Pea is gaining ground in the world, so knowing how to grow it is necessary

Legumbres Arveja Rizobacter
Argentina obtained authorization to export this legume to China, setting up a challenge for national growers. In order to achieve good yields and quality, technicians recommend choosing a well-drained plot and prioritizing early crop care. Seed treatment and inoculation are two strategic practices.

The opening of the Chinese market gives fresh impetus to sowing pea, a winter crop that was already considered as having benefits within the rotation system. Because pea is a short term crop, contributes nitrogen to the soil and requires less water, it provides added benefits to the successor crops and allows, for instance, to sow second-crop soybean or late corn 15 to 20 days in advance.

After seven years of negotiations, Argentina obtained authorization to export this legume to China, the major global consumer, by implementing the corresponding phytosanitary protocols. For the country, this means an opportunity to expand the pea production area and, in turn, improve crop diversification.

According to National Institute of Agricultural Technology (INTA) technicians, the time of sowing is key for this crop. For a good start, it is necessary to choose a plot with good drainage and then treat seeds thoroughly, because fungal complex (mainly Pythium) in the soil generates great seedlings losses.

In this regard, using a broad-spectrum seed treatment formulated with Metalaxil-M, Fludioxinil and Thiabendazole (three active ingredients that are highly effective against soil and seed fungi) is recommended.

Pea is grown mostly in spaced sequences of legumes; essentially, to avoid foliar, stem and root diseases. Since cultivation of this crop is expanding, it is usually introduced in plots that were never planted with this species before.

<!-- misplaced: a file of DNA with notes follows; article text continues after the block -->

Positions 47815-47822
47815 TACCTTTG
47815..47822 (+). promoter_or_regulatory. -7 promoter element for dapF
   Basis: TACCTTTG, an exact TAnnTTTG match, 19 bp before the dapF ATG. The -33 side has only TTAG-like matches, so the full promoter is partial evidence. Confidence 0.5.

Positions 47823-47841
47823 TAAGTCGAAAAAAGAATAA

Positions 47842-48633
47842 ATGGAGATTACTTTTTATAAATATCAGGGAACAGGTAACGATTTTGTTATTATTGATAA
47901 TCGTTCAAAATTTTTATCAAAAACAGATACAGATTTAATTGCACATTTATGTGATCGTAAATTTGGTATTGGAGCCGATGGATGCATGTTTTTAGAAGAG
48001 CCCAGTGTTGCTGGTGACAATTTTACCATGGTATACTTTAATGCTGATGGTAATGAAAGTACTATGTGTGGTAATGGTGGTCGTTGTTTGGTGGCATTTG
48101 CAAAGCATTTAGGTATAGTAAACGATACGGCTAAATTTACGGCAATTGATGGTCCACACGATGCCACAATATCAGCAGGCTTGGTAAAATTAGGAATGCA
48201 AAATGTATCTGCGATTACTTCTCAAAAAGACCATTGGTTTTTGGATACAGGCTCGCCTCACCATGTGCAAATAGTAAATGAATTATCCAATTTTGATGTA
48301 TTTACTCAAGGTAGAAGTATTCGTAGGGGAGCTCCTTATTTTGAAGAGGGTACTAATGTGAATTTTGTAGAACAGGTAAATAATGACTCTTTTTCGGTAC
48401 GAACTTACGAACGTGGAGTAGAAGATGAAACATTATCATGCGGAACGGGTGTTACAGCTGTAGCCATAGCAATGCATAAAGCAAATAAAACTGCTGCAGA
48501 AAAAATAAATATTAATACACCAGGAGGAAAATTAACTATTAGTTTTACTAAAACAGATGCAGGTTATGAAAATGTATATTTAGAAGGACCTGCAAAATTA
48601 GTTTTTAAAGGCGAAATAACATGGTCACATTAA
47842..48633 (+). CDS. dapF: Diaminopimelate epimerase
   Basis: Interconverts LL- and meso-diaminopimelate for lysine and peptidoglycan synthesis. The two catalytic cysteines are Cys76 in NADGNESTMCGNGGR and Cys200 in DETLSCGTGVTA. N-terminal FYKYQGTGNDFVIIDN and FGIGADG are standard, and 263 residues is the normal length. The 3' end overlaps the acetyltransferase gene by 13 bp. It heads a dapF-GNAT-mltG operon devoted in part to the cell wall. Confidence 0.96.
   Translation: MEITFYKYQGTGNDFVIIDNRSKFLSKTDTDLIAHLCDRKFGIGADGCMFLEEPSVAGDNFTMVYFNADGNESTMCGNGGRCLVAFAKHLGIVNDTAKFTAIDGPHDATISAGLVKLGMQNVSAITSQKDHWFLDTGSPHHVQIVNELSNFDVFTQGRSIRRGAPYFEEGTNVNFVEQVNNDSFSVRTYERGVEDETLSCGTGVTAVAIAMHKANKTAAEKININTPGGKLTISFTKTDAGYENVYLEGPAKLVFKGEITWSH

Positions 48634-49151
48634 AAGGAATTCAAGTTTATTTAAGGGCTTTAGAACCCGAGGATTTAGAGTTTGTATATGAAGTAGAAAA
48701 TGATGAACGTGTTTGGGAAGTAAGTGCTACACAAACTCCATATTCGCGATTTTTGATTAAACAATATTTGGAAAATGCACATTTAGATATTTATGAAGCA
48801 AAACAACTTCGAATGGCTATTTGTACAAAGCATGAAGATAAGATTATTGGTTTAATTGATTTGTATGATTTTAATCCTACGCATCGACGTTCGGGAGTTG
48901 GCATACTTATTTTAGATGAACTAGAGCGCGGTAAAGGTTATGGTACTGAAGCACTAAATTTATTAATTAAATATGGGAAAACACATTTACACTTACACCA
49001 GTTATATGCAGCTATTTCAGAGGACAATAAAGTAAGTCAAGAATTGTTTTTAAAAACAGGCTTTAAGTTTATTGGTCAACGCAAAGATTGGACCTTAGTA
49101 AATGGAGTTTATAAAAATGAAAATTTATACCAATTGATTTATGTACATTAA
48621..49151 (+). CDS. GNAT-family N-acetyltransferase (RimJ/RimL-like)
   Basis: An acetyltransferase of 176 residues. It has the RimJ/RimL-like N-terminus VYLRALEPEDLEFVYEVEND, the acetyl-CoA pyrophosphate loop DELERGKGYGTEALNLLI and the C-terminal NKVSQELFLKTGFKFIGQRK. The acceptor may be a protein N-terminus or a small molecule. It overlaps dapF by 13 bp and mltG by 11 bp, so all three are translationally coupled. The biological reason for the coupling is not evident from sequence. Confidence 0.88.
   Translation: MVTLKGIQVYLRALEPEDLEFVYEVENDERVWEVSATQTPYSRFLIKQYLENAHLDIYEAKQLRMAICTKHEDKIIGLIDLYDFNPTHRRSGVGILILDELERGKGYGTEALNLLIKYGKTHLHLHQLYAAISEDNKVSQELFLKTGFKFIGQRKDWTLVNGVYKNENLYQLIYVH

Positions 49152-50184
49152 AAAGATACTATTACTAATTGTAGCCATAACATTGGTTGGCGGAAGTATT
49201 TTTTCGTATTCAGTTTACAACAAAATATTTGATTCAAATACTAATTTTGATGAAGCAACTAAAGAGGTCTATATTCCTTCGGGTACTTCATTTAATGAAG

This situation turns inoculation into a high impact practice because the soils are not massively colonized by Rhizobium leguminosarum biovar viceae, a specific bacterium responsible for the biological nitrogen fixation, in symbiotic association with the pea plant.

By inoculating, nitrogen can be fixed biologically in a more economical way than by applying a nitrogen fertilizer - added to the advantages for cultivation that this widely adopted practice offers. For example, for pea with a 3,000 kg/ha yield, applying 300 kg of urea/ha would be needed. This represents a cost of 120 US$/ha, about ten times more than the value of inoculation.

In inoculation tests conducted by INTA with Rizobacter's Rilegum Pack 203 (which contains inoculant and Maxim Evolution seed treatment), in plots without a history of legumes planting, the inoculant can provide an additional yield of between 1000 and 1100 kg/ha more. In plots with a pea history, the differences in yield due to inoculant contribution can reach 450 kg/ha.

In this year of opportunities for peas, special attention should be paid to early crop care, in order to achieve good yields and not lose quality.

Photo: Gabriel Carini, Head of the Inoculants for Special Crops Line